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The Real Unemployment Number is Much Higher

Written By Brian Hicks

Posted April 3, 2009




According to the Labor Department, the nation’s unemployment rate jumped to 8.5 percent, the highest since late 1983, as employers eliminated 663,000 jobs in March.

But the truth is the real unemployment figure is much higher.

Here’s the real story behind the numbers released today.

It’s in article by Catherine Holahan of MSN Money entitled: The real unemployment rate? Try 15.6%

An 8.5% unemployment rate is unmistakably bad. It’s the highest rate since 1983 — a year that saw double-digit unemployment, nearly 30 commercial bank failures and more than 15% of Americans living below the poverty line.

But the real national unemployment rate is far worse than the U.S. Department of Labor’s March figure, announced today, shows. That’s because the official rate doesn’t include the 3.7 million-plus people who are reluctantly working only part time because of the poor labor market. And it doesn’t include the workers who have given up scouring want ads for seemingly nonexistent jobs.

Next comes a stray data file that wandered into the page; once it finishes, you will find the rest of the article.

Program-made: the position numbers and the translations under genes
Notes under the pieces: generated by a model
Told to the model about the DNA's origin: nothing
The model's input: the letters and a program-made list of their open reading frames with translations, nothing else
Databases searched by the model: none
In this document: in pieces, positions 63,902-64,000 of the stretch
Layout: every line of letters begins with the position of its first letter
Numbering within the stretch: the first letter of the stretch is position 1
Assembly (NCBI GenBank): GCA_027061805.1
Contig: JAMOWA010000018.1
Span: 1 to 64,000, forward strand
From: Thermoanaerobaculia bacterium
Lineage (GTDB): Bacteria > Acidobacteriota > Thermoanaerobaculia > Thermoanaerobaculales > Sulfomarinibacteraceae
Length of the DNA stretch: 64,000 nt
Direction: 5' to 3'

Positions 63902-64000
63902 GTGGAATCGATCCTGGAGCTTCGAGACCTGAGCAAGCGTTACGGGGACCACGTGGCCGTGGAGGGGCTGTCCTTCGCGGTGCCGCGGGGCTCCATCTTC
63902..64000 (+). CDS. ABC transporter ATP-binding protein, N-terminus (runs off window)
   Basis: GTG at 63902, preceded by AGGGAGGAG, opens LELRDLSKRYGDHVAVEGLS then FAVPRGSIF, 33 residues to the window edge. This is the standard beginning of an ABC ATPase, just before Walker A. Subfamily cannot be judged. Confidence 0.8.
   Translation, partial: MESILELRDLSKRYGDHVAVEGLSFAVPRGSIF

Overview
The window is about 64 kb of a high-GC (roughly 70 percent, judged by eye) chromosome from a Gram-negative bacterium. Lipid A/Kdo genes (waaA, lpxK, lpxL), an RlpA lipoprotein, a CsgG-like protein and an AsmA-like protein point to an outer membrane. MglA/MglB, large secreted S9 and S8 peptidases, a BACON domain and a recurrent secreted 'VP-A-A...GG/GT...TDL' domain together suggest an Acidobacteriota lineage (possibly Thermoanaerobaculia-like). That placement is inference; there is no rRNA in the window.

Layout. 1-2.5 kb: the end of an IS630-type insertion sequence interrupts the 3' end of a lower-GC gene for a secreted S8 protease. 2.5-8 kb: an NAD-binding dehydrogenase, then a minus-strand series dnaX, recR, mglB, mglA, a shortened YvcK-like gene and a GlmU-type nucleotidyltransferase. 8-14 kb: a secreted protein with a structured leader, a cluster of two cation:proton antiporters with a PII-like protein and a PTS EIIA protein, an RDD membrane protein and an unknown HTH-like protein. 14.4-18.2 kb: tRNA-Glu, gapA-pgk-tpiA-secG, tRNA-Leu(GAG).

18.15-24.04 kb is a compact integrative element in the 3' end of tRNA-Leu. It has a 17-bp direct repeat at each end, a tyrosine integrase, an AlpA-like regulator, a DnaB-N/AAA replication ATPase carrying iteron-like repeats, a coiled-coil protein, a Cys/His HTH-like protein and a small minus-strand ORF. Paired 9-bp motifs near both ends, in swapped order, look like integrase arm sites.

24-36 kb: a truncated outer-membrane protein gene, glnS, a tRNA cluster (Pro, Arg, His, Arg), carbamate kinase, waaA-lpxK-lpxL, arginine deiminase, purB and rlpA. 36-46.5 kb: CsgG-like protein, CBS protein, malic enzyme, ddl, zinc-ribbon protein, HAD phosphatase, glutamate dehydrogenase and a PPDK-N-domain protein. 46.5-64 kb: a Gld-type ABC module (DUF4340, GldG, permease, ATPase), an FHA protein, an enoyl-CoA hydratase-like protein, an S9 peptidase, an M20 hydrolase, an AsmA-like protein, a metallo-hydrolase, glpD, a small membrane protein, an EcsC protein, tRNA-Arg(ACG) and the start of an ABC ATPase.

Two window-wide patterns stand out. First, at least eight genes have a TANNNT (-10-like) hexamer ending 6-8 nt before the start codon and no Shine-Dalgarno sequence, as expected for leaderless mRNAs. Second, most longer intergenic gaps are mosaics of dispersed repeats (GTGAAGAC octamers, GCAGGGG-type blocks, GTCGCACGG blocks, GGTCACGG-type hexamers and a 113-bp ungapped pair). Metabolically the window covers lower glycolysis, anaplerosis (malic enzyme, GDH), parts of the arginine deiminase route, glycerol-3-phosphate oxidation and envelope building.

When those folks are added to the numbers, the unemployment rate rises to 15.6%. In March 2008, that number was 9.3%. The Bureau of Labor Statistics began tracking this alternative measure (.pdf file) in 1995.

“The situation out there is very grim,” says Heather Boushey, a senior economist at the Center for American Progress, a left-leaning think tank. “We have seen the mounting of job losses faster than any point since World War II. I have never seen anything escalate this bad.”

Even the Department of Labor’s expanded unemployment measure doesn’t fully capture how difficult the job market is for American workers. It doesn’t include self-employed workers whose incomes have shriveled. It doesn’t look at former full-time staff employees who have accepted short-term contracts, without benefits, and at a fraction of their former salaries. And it doesn’t count the many would-be workers who are going back to school, taking on more debt, in hopes that an advanced degree will improve their chances of landing a job.

Here’s another way to look at the unemployment figures: More than 5 million people have lost their jobs since the start of the recession in December 2007. And more than 13 million people are unemployed. That’s the highest number the U.S. has seen since it began tracking unemployment after World War II. For every job out there, more than four people are competing for it, says Boushey.”


Any way you slice it, the jobs numbers are down right ugly and likely to worse.

Related Articles:

Warren Buffett on the economy: “It’s fallen off a cliff”

Rasmussen: 53% say 30’s style depression is “somewhat likely”

Nancy Pelosi: “500 Million American Jobs a Month” at Risk

Jim Rogers: “This is not going to solve the problem”

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